The Precarious Line

Black Lives, Police Power, and the Fourth Amendment

A radical and timely analysis of how constitutional law has been interpreted to afford the police virtually unlimited discretion to use lethal force

“After reading this irreverent, witty, and jargon-free book, you will not be able to think about race in the same way.” —Kimberlé Crenshaw on Devon Carbado’s Acting White?

The summer of 2020 will be remembered as the watershed moment in the American struggle for racial equality. Published on the anniversary of the global protests over the police killings of George Floyd and Breonna Taylor, The Precarious Line is a groundbreaking investigation by a leading constitutional scholar of the role that the Constitution and the law play in the epidemic of police violence against Black people.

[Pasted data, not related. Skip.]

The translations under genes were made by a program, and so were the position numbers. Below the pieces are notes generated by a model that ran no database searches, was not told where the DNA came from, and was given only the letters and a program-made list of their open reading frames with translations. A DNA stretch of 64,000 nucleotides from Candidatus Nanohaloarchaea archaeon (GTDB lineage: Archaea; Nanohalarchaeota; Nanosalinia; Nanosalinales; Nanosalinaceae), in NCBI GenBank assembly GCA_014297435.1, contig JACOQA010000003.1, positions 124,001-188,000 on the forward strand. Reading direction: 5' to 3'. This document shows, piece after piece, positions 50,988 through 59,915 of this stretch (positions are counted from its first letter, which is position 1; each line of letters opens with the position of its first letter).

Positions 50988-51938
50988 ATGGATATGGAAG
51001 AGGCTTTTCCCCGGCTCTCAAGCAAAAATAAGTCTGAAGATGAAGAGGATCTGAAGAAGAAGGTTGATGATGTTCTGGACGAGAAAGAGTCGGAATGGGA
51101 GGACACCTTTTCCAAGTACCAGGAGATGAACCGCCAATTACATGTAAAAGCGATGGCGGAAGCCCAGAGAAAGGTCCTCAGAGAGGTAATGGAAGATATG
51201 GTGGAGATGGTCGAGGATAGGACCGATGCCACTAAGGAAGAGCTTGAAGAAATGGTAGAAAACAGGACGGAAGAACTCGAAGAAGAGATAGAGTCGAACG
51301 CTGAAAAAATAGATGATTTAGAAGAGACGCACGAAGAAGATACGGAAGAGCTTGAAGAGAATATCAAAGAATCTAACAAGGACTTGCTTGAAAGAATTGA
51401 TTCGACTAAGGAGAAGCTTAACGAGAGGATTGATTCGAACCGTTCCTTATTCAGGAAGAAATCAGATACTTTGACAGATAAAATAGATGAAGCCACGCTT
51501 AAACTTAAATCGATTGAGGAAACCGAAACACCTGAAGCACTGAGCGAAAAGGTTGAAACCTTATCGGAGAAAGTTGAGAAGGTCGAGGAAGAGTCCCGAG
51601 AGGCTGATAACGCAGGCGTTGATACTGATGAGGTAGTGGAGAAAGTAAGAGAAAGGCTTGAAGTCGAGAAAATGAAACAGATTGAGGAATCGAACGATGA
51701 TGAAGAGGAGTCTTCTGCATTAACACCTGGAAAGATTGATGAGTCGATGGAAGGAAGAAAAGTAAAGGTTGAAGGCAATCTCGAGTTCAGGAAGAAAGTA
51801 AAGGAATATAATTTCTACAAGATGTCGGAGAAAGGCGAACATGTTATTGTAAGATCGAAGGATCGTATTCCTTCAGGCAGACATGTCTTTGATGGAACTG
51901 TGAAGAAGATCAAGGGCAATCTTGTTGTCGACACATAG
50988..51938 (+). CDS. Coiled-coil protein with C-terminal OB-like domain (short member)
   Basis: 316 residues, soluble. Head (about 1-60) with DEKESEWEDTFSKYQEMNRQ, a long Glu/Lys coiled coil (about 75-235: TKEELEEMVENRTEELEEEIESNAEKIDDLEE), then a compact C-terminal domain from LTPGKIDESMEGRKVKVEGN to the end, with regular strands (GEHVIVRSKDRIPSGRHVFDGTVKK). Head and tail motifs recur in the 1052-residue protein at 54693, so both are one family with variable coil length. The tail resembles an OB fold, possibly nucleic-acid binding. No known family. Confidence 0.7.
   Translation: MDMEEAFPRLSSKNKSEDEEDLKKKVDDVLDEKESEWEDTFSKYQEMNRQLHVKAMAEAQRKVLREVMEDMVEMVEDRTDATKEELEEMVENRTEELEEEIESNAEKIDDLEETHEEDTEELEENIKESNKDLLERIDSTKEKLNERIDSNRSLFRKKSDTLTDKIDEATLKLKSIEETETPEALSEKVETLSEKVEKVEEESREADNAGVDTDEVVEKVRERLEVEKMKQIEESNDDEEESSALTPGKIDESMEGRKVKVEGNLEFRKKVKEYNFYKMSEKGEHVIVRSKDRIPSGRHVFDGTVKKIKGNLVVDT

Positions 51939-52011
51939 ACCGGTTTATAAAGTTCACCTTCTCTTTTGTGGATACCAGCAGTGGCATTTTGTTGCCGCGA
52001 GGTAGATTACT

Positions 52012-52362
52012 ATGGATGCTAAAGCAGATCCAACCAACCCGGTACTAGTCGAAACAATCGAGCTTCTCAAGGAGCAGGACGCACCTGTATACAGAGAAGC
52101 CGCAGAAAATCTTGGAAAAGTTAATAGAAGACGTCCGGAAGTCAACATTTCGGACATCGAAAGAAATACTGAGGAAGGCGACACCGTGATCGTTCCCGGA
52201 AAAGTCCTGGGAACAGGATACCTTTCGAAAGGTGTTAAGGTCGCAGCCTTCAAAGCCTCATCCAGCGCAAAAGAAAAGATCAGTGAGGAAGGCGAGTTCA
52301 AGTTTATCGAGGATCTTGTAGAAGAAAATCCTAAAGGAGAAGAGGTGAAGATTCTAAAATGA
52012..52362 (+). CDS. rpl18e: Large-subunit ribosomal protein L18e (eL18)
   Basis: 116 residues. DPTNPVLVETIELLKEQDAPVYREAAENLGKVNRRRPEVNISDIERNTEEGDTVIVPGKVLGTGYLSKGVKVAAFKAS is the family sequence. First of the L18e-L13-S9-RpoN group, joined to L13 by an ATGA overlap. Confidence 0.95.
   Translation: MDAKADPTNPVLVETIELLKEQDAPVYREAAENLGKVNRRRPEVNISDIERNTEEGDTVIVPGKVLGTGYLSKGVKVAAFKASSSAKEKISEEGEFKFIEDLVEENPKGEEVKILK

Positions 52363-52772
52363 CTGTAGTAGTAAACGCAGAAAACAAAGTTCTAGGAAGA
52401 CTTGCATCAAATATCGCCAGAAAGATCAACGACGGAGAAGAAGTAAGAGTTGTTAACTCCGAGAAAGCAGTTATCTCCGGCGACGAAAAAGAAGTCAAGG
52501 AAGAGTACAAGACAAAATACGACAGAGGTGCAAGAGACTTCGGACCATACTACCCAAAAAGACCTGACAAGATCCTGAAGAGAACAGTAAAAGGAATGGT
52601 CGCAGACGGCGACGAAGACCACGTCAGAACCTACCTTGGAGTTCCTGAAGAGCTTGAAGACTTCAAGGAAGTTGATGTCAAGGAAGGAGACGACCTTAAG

In this crucially timely and radical book, celebrated UCLA critical legal studies professor Devon W. Carbado explains how the Fourth Amendment became ground zero for regulating police conduct—and every bit as consequential as Miranda warnings, the right to counsel, equal protection, and due process. Fourth Amendment law determines the precarious line between stopping and arresting Black people, and killing them.

Carbado looks at how that text, in the last four decades, has been interpreted by the Supreme Court to protect police officers, not African Americans; how it sanctions search and seizure as well as profiling; and how it has become, ultimately, an amendment of life and death. In the tradition of The New Jim Crow and Chokehold, The Precarious Line will shed light on a rarely understood dimension of one of our most pressing contemporary issues.